Samsung Odyssey Ark Review: 55″ 4K 165Hz 1ms FreeSync HDR Curved Gaming Monitor

The Samsung Odyssey Ark is a 55" 4K 165Hz 1ms gaming monitor with a 1056-zone mini LED FALD, built-in smart features, HDMI 2.1 and more!

Bottom Line

The Samsung Odyssey Ark is an excellent and innovative monitor that delivers an immersive gaming and viewing experience, as well as plenty of useful and unique features. Its price, however, is not as appealing.


Update: The new Odyssey Ark Gen 2 G97NC model features a DisplayPort 1.4 input and built-in KVM.

The Samsung S55BG970 Odyssey Ark is an innovative smart monitor that offers immersive gaming and viewing experience in both vertical and horizontal orientations!

Its 165Hz refresh rate, quick 1ms GtG response time and VRR support ensure smooth performance, while the 1056-zone mini LED FALD backlight, along with wide color gamut, 4K resolution and stellar brightness provide a stunning HDR image quality.

Image Quality

The monitor is based on a VA panel with a static contrast ratio of 3,000:1.

However, thanks to its full-array local dimming solution with 1056 zones, the Odyssey Ark can dim parts of the screen that are supposed to be dark without affecting the areas that are supposed to remain bright, thus effectively boosting the contrast ratio up to 1,000,000:1.

Edge lit Dimming vs Full array Dimming

Further, the mini LED backlight is capable of reaching up to around 1,300-nits for small (10% window size) bright highlights and it can sustain an exceptionally bright 600-nits for a full white window!

As a result, you get deep and inky blacks as well as bright and punchy highlights at the same time. Moreover, the panel is enhanced with a quantum dot film for vibrant colors, covering 95% of the DCI-P3 color space.

Naturally, as there are ‘only’ 1056 dimming zones across the gigantic 55” sized screen with over 8 million pixels, some blooming will be noticeable in certain scenes.

Blooming occurs when the light of a lit zone bleeds into the surrounding dimmed zones. It mostly happens with small bright elements in the dark, such as scenes with stars in the night sky, fireworks, etc.

On OLED displays, each pixel is self-emissive, so you don’t have this issue, but you don’t get as high brightness as that of LED-backlit screens, and you don’t have to worry about OLED burn-in.

Moving on, the 4K UHD resolution looks decent even on 55″ displays. You get a pixel density of 80.69 PPI (pixels per inch), which is similar to that of a 27″ 1920×1080 monitor, however, as you’ll be sitting further away from the screen, individual pixels won’t be as noticeable.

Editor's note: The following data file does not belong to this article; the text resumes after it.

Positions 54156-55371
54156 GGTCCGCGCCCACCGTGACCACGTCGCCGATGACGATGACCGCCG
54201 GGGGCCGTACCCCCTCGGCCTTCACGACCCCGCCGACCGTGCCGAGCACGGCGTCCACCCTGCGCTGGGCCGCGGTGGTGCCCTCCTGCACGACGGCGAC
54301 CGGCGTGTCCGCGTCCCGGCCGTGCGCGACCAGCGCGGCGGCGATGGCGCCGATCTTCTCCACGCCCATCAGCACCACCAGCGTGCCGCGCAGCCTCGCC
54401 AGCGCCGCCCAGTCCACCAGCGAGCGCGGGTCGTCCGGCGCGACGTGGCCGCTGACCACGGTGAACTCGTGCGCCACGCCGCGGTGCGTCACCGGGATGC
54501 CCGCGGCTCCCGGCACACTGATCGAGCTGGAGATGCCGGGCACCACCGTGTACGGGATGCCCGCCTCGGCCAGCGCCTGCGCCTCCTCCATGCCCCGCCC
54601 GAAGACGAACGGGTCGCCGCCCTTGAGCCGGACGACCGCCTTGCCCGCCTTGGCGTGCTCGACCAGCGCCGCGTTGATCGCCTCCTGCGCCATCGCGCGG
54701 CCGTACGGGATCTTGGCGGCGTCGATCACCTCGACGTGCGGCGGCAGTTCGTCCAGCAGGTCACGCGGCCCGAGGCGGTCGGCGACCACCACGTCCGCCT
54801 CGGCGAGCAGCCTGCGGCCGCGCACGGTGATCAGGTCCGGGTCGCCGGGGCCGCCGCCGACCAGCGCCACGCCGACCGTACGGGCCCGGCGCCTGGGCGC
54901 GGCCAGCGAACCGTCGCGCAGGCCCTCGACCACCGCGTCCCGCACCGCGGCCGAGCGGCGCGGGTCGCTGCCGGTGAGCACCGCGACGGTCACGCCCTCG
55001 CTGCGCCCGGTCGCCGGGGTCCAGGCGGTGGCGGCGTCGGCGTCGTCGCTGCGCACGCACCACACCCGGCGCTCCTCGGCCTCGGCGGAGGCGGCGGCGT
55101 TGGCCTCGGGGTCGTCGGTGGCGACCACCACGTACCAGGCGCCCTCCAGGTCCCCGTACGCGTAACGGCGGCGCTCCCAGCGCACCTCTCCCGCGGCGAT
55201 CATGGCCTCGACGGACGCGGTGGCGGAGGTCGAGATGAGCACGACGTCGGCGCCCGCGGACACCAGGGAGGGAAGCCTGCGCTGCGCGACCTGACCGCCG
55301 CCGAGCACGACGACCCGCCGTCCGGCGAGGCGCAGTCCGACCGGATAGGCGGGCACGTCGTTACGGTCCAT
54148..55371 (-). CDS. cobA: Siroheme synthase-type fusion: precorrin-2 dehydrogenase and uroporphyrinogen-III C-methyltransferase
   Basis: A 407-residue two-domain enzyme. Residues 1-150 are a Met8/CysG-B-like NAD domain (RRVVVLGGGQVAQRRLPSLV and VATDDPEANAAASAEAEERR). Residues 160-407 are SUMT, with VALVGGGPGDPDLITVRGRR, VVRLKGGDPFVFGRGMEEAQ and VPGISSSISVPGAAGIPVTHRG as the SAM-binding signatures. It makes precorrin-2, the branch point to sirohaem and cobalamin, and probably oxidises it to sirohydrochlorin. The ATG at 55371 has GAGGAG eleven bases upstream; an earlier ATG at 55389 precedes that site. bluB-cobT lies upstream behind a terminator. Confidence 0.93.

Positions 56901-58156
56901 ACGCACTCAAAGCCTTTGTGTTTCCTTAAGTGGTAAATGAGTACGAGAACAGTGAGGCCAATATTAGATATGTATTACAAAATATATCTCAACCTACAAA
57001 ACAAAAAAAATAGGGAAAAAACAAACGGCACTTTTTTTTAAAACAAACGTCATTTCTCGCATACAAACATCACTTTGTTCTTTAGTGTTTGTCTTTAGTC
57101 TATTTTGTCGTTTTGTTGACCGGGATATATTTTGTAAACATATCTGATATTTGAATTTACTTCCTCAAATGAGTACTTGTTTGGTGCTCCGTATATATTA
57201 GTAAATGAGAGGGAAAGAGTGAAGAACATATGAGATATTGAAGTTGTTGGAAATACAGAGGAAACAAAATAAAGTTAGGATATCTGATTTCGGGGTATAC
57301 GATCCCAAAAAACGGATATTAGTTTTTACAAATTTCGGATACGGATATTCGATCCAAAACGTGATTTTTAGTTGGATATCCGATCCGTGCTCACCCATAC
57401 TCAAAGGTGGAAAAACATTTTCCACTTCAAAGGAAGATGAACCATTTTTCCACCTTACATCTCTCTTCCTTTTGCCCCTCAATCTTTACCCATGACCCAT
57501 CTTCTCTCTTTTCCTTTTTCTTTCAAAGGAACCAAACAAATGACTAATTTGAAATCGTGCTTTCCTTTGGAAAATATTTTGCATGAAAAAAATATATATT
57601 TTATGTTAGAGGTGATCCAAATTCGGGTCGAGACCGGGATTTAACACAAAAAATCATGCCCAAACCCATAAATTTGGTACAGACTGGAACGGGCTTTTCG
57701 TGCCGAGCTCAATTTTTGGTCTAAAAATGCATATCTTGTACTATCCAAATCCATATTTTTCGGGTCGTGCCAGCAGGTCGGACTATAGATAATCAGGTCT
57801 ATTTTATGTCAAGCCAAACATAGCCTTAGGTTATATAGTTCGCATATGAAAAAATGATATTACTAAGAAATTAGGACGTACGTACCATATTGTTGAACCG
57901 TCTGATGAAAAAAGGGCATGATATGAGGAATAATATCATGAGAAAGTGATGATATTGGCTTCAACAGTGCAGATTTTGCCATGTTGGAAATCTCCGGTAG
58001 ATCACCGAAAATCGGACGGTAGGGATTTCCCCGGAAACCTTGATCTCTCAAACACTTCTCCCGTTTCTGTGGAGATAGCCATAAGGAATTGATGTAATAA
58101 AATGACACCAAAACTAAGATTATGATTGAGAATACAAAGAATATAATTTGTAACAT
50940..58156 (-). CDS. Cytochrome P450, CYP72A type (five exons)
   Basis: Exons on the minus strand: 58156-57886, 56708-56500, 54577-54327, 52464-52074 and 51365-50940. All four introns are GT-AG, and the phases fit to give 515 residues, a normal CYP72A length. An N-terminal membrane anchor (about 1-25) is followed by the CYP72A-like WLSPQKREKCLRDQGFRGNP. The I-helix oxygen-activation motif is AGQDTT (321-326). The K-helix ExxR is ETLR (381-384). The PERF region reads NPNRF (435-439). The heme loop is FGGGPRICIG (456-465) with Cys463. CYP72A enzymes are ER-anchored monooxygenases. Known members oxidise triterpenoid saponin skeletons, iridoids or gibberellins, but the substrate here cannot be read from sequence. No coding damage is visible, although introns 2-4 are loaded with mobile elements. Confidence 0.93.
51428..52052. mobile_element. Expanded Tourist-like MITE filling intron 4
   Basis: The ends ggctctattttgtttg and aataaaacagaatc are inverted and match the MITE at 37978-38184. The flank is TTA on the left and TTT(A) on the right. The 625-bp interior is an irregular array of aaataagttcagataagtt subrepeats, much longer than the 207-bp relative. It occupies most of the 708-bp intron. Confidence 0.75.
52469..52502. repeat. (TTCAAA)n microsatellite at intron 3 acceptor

In fact, at a distance of around 3.5ft (~107cm), your eyes won’t be able to perceive the individual pixels at all.

Note that the Samsung Odyssey Ark uses a BGR subpixel layout, so make sure you set up Windows ClearType properly for improved text clarity. This won’t be an issue when playing games or watching videos.


freesync and gsync

The Samsung Odyssey Ark monitor has a rapid 1ms GtG pixel response time speed and there’s no noticeable ghosting behind fast-moving objects nor dark level smearing usually associated with VA panels.

There are three response time overdrive modes: Standard, Faster and Extreme.

When variable refresh rate (VRR) is enabled, you cannot change the overdrive, but the default mode successfully prevents ghosting at high frame rates without introducing overshoot at low frame rates. If you’re not using VRR, stick with the ‘Faster’ mode since ‘Extreme’ adds too much inverse ghosting.

Input lag amounts to around 3ms, which makes for imperceptible delay between your actions and the result on the screen.

Besides HDMI 2.1 VRR support, there’s the AMD FreeSync Premium Pro certification for better tone mapping of compatible games. While the Odyssey Ark display lacks official ‘G-SYNC Compatible’ certification by NVIDIA, VRR works without issues with compatible HDMI 2.1 GeForce cards for tear-free gameplay up to 165FPS.

The backlight of the monitor is flicker-free and there’s an integrated low-blue light filter. Further, there’s a sensor that can automatically adjust screen brightness according to ambient lighting.


At the rear of the display, there’s a directional joystick for navigation through the OSD (On-Screen Display) menu, but you also get two remote controllers with various shortcuts for easier and faster adjustments.

Samsung Odyssey Ark Remote Controllers

The monitor features Samsung’s Tizen OS with integrated smart features, including GeForce Now and Microsoft Cloud Gaming, streaming apps, Alexa and Bixby voice assistants, Samsung TV+, DeX, Microsoft 365, etc.

The stand of the monitor can pivot by 188°, allowing you to easily switch it to the portrait position, or ‘Cockpit mode.’ Auto-Pivot is supported, so the image will automatically change from landscape to portrait as well.

Samsung Odyssey Ark Monitor Design

Next, the MultiView feature can split the screen into four windows for landscape position, and three windows for portrait position, so that you can effortlessly snap various applications to different parts of the screen. We also suggest trying out Window’s free FancyZones utility for more customization.